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Health drones fly out of sight

After several months of training in the “playpen”, the drones from the HealthDrone project will now fly further into airspace.

Apr 12, 2020 04:48 GMT

In Falck, we continually work to find new solutions to benefit our patients and improve the healthcare sector. In collaboration with public and private partners, we are currently testing the use of drones to transport blood tests and medicine.

This week, the HealthDrone project reached a very important milestone: We are now testing flights, where drones fly so far away that they can no longer be seen by the pilot. The technical term is BVLOS, Beyond Visual Line of Sight.

“The rules for drone flying are very restrictive, and generally the pilot must be able to see the drone with the naked eye, limiting the range to about 500 metres. In the HealthDrone project, we try to overcome the barriers so that health drones can fly between hospitals, medical clinics and home care facilities. Now, for the first time, we have been given permission to carry out BVLOS-flights,” says project leader Kjeld Jensen from the University of Southern Denmark.

Drones can help patients in remote areas

The use of drones is a great opportunity to develop healthcare transportation, explains Nicolai Søndergaard Laugesen, who is responsible for Falck's drone projects and contracts with public customers.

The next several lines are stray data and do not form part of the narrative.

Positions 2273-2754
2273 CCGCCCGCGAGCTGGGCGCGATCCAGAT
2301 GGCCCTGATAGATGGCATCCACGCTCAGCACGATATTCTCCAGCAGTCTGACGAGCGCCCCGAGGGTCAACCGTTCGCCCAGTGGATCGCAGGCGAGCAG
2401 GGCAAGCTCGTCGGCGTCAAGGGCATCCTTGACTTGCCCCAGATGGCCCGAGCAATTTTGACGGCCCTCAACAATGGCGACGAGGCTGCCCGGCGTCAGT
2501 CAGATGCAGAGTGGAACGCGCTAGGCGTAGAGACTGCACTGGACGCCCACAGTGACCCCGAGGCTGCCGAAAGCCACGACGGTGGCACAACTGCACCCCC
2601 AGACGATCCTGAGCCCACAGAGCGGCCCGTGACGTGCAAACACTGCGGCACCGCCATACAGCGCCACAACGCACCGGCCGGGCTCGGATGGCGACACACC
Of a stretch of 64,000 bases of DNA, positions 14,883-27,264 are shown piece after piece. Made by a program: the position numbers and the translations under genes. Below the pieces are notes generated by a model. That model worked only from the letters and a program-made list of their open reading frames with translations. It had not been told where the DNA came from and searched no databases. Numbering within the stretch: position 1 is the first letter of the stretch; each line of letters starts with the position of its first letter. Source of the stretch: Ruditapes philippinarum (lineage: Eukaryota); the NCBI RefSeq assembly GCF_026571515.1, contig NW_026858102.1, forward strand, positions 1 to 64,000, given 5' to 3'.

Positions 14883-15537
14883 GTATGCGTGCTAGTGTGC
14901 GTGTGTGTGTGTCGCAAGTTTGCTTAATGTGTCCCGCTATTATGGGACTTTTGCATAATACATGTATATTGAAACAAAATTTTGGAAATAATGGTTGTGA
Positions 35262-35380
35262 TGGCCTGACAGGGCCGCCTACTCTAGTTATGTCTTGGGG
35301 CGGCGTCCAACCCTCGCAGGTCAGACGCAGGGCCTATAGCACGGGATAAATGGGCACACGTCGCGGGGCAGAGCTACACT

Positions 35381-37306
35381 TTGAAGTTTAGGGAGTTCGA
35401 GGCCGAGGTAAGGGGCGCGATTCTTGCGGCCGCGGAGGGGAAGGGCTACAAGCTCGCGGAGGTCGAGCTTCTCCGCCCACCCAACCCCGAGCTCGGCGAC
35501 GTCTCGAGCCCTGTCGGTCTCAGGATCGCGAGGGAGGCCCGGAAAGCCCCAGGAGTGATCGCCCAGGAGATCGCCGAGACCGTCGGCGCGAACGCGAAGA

“The patients must be at the centre of everything we do, and today it goes far beyond bringing them to the hospitals. We want to help bring specialised help from the hospitals out to the patients, including those who live in remote areas. This is where drones can make a big difference,” says Nicolai Søndergaard Laugesen.  

In fact, the drones have the potential to revolutionize the entire healthcare sector as we know it, relays Peder Jest, who is a medical director at Odense University Hospital.

"Today, blood samples are transported back and forth in cars, and patients are taken to hospitals for examination. In many cases, patients end up waiting in emergency rooms, only to be sent home again. It costs both time and resources. If we can succeed in making the drones fly back and forth with blood tests and equipment, it might be possible to examine and treat more patients in their own homes, which has a lot of benefits, says Peder Jest. 

The HealthDrone project is a collaboration between Falck, the University of Southern Denmark, Odense University Hospital and Svendborg Hospital and the private partners Holo, Unifly and Scandinavian Avionics.

Business unit Healthcare Ambulance
Topic Healthcare

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